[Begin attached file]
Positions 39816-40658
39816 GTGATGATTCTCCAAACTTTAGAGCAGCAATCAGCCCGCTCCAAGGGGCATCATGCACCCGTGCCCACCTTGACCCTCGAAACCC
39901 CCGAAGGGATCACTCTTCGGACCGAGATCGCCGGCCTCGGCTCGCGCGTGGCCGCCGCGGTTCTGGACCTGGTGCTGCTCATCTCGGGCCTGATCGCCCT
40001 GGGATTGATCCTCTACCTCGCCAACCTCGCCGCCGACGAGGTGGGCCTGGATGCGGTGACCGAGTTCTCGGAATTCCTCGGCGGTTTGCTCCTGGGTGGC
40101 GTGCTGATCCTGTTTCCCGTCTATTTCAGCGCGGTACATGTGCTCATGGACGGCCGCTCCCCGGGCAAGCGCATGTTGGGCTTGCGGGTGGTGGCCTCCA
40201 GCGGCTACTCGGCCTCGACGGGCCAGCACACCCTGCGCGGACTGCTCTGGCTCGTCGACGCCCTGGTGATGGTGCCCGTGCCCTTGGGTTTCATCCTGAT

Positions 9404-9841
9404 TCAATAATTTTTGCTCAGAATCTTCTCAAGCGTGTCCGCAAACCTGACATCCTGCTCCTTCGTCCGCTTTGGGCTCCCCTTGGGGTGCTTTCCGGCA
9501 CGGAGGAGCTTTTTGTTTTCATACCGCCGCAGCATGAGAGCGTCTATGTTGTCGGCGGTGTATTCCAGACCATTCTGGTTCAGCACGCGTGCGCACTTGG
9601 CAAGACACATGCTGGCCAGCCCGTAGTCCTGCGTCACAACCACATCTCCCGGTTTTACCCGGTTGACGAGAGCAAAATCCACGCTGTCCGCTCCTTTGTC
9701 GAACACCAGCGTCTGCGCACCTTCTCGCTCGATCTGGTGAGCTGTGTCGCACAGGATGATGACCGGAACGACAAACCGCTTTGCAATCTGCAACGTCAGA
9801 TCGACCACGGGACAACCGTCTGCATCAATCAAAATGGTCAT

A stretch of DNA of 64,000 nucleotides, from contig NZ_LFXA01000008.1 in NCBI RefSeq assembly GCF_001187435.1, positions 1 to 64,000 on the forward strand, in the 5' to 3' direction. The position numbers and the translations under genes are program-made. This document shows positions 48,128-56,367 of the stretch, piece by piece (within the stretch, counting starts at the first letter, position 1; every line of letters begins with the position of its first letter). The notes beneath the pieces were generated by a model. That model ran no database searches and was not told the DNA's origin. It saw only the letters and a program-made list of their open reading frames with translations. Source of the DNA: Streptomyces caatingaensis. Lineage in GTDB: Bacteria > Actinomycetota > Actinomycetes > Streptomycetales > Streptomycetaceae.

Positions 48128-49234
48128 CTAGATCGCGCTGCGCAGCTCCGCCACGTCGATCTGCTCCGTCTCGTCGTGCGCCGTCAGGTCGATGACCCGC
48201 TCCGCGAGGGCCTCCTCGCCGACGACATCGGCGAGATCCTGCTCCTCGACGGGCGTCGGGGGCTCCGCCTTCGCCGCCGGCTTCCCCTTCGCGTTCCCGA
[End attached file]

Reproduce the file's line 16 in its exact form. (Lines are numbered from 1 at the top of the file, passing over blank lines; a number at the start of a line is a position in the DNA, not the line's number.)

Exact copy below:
48201 TCCGCGAGGGCCTCCTCGCCGACGACATCGGCGAGATCCTGCTCCTCGACGGGCGTCGGGGGCTCCGCCTTCGCCGCCGGCTTCCCCTTCGCGTTCCCGA